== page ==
For more than 5 million Americans with heart failure, a critical step to better health is taking the medications they are prescribed. But many patients fail to do so, putting themselves at greater risk of hospitalization and even death. To date, studies have not fully answered why patients fall short when it comes to taking heart medicine. In a study appearing in the April issue of Mayo Clinic Proceedings, Mayo Clinic researchers found the drugs’ cost is one of the biggest deterrents. Included in this report is a video summary of these results with the lead researcher.
“We found patients weren’t filling their prescriptions because of the expense,” says Shannon Dunlay, M.D., Mayo Clinic cardiologist and lead author.
The study recruited patients from Olmsted County, Minn., and tracked their pharmacy records. Previous studies looked only at electronic prescription claims data, possibly missing drugs purchased with cash or not covered by insurance, Dr. Dunlay says. The 209 patients in the study, ages 60 to 86, were asked how often they missed doses or didn’t take drugs at all, and why.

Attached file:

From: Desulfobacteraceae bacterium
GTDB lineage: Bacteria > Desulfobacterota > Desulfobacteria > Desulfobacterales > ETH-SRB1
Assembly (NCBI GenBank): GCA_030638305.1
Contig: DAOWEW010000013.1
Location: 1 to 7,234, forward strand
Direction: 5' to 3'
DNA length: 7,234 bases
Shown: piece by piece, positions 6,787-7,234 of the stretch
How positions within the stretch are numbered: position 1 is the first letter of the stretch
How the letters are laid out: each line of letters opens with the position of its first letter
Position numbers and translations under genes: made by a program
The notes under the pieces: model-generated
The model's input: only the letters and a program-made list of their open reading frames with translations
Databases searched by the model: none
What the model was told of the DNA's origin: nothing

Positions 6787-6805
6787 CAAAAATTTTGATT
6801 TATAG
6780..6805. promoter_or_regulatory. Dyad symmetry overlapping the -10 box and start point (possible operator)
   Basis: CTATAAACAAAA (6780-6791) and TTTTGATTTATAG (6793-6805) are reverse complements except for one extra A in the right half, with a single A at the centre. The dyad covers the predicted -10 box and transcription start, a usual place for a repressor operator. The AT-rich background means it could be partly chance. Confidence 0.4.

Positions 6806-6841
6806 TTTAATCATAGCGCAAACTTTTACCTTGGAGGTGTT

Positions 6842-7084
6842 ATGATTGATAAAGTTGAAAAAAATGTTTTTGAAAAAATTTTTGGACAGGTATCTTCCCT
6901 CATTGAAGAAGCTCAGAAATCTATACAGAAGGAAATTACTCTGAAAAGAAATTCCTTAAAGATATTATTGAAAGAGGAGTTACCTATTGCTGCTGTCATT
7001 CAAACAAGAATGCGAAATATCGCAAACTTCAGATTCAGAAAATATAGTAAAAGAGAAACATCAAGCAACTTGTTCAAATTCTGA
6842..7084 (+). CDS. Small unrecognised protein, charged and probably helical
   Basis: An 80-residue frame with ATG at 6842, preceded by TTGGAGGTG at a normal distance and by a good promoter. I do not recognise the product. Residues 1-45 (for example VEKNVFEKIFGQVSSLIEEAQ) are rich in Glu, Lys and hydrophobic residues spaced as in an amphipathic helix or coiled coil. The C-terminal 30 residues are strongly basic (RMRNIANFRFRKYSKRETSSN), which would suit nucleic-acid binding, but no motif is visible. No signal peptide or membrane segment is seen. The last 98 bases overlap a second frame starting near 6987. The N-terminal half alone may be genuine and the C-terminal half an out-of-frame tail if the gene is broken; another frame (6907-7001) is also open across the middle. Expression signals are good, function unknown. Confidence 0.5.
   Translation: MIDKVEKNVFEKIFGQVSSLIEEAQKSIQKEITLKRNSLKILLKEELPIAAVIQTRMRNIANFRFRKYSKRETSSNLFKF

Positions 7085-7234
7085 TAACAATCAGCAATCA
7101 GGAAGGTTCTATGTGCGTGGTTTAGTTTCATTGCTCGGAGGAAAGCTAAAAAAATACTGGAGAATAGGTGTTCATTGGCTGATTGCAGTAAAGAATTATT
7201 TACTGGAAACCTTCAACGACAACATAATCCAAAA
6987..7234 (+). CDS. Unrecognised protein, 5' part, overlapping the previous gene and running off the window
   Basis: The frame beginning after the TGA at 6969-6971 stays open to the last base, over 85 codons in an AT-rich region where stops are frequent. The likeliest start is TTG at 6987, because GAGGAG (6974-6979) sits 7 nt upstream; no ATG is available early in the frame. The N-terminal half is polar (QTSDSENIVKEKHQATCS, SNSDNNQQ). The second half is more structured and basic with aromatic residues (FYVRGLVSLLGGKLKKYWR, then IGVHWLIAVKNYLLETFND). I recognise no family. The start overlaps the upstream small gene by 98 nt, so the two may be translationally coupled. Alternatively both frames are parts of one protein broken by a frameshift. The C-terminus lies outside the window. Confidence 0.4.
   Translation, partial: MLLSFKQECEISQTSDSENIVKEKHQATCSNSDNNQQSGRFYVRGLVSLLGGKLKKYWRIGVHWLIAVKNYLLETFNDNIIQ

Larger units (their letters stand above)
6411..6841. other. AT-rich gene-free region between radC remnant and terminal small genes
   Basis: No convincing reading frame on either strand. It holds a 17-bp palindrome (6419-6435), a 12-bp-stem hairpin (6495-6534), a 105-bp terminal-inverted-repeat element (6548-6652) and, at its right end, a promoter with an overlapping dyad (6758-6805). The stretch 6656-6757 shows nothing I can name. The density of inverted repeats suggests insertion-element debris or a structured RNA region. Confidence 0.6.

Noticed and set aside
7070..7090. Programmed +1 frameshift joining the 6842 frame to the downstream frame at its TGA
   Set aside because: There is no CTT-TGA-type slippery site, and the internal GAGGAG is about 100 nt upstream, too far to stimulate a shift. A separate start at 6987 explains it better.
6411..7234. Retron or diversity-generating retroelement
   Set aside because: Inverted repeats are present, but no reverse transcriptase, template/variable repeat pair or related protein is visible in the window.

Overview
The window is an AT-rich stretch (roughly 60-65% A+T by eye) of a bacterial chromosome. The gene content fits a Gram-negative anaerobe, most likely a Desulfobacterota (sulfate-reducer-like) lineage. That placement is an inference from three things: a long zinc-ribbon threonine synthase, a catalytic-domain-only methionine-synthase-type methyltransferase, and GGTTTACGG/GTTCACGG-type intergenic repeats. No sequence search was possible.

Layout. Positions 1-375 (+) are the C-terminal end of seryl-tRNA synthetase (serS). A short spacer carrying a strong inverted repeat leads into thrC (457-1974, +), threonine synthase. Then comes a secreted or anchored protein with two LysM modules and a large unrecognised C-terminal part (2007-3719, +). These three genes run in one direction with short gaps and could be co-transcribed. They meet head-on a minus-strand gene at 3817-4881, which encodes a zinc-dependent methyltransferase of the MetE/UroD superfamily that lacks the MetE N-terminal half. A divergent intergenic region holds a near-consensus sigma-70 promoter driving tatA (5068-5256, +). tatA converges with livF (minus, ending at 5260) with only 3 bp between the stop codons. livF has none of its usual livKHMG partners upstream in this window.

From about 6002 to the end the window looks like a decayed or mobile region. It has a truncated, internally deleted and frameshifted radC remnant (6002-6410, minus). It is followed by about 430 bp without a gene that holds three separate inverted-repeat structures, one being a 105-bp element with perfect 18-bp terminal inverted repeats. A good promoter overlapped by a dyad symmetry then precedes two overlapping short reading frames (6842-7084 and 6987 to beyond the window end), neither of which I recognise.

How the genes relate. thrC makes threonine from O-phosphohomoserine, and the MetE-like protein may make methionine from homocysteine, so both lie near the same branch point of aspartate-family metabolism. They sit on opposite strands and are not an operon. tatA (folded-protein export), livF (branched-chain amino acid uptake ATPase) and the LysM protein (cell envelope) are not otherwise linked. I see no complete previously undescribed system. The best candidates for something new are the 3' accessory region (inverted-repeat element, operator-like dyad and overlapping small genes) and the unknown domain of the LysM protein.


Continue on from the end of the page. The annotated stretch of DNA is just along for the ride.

Dr. Shannon Dunlay, Assistant Professor of Medicine at Mayo Clinic in Rochester, MN, discusses her article appearing in the April 2011 issue of Mayo Clinic Proceedings on medication adherence of patients in the community who have heart failure.
Researchers found that younger patients were slightly more likely to skip certain heart medications than older patients. Men were less likely than women to stick to certain drug regimens. Among patients who did a poor job following prescriptions, financial concern was the main reason: 46 percent reported that they had stopped taking statins or not filled a prescription because of cost, and 23 percent acknowledged skipping doses to save money.
Although 77 percent of patients in the study were eligible for Medicare, medication costs were still an important issue for some of them.
Dr. Dunlay emphasizes that heart failure patients worried about medication costs should tell their physicians. There often are lower-cost alternatives, she says.
Material adapted from Mayo Clinic.